The Impact of Conditional Cash Transfer Programs Under Risk-Sharing Arrangements: Schooling and Consumption Smoothing in Rural Mexico
Conditional cash transfer
Informal risk sharing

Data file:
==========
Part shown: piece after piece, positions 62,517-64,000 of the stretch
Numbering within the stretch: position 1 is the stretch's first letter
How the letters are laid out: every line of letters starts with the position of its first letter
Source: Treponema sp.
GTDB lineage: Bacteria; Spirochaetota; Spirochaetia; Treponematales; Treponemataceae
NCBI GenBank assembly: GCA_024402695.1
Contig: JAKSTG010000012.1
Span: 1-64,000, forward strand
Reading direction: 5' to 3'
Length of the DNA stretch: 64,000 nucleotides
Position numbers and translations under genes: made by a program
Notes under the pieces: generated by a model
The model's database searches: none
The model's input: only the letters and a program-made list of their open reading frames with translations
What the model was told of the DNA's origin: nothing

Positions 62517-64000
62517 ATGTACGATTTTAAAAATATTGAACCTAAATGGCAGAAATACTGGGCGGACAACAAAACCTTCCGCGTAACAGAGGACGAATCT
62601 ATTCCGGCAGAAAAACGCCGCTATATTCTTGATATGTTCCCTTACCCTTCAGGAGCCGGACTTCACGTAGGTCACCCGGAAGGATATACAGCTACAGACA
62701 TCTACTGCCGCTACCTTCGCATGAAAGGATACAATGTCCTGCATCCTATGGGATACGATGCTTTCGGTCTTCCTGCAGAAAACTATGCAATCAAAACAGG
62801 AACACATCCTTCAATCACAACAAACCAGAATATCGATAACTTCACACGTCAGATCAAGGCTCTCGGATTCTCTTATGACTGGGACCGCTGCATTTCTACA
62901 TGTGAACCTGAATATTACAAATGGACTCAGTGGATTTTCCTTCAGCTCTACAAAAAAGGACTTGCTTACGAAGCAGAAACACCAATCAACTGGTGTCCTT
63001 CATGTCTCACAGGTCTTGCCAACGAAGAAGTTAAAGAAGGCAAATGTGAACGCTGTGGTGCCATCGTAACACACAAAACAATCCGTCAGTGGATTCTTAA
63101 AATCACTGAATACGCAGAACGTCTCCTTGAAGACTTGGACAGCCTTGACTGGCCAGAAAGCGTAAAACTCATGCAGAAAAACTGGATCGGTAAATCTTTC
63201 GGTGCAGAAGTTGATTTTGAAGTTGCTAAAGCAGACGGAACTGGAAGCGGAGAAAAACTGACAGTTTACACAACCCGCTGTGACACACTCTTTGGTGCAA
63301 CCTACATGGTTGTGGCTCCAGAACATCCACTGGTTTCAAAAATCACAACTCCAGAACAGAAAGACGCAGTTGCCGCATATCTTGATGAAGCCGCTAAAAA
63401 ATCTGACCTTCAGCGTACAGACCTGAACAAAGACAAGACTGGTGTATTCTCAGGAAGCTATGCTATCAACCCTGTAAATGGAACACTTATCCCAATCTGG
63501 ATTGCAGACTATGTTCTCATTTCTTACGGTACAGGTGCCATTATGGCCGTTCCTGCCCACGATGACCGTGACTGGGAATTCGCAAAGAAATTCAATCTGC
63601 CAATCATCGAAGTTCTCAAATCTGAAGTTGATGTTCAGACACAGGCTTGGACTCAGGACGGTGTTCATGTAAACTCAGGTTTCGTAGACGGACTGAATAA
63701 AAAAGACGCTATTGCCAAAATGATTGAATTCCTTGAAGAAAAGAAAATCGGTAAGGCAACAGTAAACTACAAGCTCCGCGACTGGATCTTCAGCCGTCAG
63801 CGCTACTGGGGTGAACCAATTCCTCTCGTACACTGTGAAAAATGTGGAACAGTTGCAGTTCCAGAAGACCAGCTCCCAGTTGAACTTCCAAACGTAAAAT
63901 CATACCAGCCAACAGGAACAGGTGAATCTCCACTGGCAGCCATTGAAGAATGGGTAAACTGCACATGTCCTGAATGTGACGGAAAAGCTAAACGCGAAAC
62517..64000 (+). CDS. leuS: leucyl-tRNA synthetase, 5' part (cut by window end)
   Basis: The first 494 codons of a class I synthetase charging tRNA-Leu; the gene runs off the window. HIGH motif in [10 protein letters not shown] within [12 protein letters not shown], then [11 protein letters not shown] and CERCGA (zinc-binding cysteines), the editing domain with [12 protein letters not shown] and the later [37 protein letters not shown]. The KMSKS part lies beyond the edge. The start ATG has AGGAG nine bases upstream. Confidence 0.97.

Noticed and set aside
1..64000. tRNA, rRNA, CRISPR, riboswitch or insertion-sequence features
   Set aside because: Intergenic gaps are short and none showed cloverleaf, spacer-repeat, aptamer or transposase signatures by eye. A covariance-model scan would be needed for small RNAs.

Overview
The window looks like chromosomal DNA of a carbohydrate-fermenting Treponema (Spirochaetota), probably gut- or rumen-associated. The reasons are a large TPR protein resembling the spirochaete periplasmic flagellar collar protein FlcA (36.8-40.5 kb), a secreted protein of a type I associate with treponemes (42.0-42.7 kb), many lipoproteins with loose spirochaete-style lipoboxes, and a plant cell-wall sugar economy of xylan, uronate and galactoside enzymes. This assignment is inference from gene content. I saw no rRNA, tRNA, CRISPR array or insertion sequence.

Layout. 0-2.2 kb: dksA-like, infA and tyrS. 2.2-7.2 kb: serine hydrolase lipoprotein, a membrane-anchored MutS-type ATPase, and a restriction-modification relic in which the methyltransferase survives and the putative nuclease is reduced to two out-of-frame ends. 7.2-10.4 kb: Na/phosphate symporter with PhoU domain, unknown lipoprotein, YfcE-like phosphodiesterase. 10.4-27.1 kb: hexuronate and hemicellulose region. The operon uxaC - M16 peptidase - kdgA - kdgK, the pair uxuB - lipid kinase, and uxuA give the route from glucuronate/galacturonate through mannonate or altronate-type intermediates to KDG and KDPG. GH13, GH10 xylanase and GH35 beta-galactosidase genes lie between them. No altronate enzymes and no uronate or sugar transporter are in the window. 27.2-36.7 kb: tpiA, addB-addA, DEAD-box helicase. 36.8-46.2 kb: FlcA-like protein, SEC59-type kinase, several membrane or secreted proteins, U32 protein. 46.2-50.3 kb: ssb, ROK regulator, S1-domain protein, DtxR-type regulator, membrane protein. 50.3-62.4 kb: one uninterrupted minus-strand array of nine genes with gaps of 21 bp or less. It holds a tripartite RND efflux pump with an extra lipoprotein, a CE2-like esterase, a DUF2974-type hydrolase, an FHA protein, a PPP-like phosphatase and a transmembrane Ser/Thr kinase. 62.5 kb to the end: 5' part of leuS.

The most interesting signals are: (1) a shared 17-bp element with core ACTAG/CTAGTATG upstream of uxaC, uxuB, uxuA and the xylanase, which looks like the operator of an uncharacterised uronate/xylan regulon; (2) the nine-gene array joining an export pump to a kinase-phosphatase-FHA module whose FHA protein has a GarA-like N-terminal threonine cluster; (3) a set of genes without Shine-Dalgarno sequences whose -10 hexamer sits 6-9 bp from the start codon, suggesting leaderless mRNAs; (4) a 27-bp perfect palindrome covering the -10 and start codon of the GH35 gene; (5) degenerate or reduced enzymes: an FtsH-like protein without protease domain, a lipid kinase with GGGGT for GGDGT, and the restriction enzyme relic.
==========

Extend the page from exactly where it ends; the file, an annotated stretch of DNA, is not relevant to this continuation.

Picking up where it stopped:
This paper develops and estimates a model of informal risk sharing with limited commitment that incorporates children's school attendance choices. The model is estimated using Mexican rural villages data from the PROGRESA experiment and is used to analyze how the presence of informal risk sharing influences schooling and child labor choices, as well as the effectiveness of conditional cash transfer (CCT) programs. In particular, I compare the outcomes (schooling, child labor, and consumption) generated under the informal risk-sharing model with those that would be obtained, forcing households to make choices under autarky. I evaluate the effect of alternative program designs that were also considered in other papers which did not incorporate inter-household transfers. I find that the number of years of schooling completed at age 18 is 0.5 years lower under autarky than with risk sharing. Also, the effect of CCT on schooling outcomes and welfare of households is larger under autarky than under risk sharing, and CCT increases consumption volatility under risk sharing, especially among households with young children who are subject to the future program benefit.